Noble Lords agree that the regulations are over complicated. Any reform must make them less complicated so that we develop a much less narrow view of what constitutes an "important" hedgerow. The regulations reflect a centralist view of what is important. The current criteria therefore exclude so many sorts of hedgerow that they end up protecting only 20 per cent. They are most ill-equipped to take any local considerations into account.

My noble friend Lord Beaumont and the noble Viscount, Lord Addison, mentioned national parks. I find it extraordinary that neither areas of outstanding natural beauty nor national parks can do anything to protect the hedgerows in their landscapes. For example, in my area, Somerset, there are the distinctive local hedgerows of Exmoor. But they are single species hedgerows--beech--so they fall outside protection. We have a local planning system that should deliver preservation and take into account both national planning policy guidance and local views. It is quite a well-developed system. Good local authorities have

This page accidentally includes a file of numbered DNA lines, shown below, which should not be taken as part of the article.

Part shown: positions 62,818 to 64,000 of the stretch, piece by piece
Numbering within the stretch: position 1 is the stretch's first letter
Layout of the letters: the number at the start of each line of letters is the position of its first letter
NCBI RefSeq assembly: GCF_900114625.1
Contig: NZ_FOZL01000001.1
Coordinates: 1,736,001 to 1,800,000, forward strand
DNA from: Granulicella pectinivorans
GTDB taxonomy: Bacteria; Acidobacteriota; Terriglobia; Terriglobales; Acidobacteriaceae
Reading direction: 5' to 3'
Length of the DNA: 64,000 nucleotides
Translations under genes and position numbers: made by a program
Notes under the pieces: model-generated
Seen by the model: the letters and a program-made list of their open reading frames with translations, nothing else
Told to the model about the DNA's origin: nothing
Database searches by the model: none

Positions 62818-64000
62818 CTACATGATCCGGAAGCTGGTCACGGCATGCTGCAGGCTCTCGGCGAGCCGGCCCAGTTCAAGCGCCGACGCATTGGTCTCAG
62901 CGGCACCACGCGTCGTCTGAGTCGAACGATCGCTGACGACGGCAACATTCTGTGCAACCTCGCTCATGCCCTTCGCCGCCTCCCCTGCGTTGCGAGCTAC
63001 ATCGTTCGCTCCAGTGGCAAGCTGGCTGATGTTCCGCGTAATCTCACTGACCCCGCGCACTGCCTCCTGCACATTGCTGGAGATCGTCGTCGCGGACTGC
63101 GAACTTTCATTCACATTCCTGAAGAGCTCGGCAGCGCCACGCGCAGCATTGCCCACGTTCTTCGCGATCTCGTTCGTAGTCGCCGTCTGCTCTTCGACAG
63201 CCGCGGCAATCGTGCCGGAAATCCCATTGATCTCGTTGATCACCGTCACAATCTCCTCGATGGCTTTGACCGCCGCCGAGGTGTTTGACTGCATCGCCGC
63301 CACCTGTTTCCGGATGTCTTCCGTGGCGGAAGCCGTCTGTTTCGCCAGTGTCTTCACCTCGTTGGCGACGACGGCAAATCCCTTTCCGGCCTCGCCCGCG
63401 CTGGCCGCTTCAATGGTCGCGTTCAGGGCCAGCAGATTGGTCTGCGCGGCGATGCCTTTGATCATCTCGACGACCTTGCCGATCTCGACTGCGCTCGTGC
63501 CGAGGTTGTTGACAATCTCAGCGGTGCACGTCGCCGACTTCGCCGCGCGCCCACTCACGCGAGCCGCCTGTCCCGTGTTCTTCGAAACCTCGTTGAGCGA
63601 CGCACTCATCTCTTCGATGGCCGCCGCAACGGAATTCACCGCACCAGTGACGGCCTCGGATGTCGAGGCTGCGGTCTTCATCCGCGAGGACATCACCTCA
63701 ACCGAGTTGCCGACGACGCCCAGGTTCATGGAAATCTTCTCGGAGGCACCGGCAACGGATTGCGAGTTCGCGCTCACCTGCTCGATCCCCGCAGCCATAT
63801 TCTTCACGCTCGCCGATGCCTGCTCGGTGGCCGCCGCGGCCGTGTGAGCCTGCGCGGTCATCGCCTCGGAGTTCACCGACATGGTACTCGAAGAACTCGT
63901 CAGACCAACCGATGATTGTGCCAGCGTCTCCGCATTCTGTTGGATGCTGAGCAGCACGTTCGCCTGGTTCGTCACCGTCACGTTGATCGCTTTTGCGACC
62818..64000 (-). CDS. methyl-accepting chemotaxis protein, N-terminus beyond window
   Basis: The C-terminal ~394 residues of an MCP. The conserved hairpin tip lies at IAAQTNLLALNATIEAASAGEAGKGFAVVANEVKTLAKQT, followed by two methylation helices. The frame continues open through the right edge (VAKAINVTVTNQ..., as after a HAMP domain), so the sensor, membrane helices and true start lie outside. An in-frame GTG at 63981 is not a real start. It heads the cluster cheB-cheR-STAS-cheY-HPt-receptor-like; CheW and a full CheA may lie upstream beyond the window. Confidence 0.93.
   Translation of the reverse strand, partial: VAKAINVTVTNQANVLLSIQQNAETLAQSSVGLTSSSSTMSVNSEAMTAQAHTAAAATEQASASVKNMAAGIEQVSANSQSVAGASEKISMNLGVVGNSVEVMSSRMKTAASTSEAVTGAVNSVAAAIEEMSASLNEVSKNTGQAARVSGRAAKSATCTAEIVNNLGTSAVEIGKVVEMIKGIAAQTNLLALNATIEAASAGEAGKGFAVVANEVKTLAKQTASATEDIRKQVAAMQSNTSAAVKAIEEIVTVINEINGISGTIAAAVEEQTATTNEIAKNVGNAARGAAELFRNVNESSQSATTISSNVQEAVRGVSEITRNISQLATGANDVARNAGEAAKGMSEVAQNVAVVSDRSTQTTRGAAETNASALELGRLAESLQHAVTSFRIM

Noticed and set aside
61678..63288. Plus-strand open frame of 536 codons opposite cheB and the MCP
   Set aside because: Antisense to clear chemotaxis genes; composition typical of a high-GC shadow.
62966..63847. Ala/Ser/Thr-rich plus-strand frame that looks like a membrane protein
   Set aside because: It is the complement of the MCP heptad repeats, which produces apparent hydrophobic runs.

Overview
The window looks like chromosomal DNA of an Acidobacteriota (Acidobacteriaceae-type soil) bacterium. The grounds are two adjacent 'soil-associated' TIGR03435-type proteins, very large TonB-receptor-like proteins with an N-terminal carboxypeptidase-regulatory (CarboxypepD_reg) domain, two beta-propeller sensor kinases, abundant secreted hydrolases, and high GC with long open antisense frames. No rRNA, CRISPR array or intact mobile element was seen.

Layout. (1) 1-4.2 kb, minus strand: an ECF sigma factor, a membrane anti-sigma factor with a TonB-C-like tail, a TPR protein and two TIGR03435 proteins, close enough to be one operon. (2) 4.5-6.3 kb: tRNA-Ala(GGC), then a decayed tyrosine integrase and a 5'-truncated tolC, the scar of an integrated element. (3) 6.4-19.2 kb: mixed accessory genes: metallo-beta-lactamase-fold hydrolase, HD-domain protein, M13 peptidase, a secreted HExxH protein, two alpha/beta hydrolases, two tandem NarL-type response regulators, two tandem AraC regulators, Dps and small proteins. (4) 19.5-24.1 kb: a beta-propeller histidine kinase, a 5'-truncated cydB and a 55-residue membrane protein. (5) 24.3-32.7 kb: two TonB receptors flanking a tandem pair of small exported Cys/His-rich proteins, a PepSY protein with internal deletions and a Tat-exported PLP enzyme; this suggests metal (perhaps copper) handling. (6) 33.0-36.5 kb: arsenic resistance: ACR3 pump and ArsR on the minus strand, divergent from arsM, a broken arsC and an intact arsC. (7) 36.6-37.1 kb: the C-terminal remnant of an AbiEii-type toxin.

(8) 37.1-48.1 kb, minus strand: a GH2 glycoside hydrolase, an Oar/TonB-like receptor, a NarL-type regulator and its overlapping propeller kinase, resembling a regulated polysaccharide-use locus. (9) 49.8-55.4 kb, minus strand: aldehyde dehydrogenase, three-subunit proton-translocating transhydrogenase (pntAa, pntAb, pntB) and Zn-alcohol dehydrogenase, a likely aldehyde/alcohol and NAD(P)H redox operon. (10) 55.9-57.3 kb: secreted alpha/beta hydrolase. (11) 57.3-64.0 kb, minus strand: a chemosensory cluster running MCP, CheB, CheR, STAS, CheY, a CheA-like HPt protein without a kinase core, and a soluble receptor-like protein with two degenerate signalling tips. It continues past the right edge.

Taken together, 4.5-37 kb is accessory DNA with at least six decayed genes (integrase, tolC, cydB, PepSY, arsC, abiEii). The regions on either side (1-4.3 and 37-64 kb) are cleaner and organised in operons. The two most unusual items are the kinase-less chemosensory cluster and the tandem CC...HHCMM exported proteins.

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developed methods of consulting parish councils, appropriate agencies and organisations, and indeed applicants. That should be of some comfort to those who are worried that we try to over-regulate farmers. In my area, quite a number of parish, district and county councillors are farmers.

I was interested to read the account of the debate that took place when the noble Earl, Lord Ferrers, moved the regulations in this House in March 1997. The noble Earl said, at col. 1170 of the Official Report of 20th March 1997:


    "The countryside cannot be fossilised. It changes; indeed, it always will". Of course he was right. But in terms of wildlife and landscape, public opinion is that matters have changed dramatically for the worse over past decades. To retain what is by common agreement extremely important, we need (the noble Lord, Lord Middleton, stole my words) to apply both stick and carrot. Our reference so far has been mainly to application of the stick, in the form of regulations, but the idea of the carrot was mentioned by several speakers. Most of the work of preserving, managing and replanting hedgerows falls on farmers. They are the ones who are being asked to sacrifice time and efficiency; and that costs money.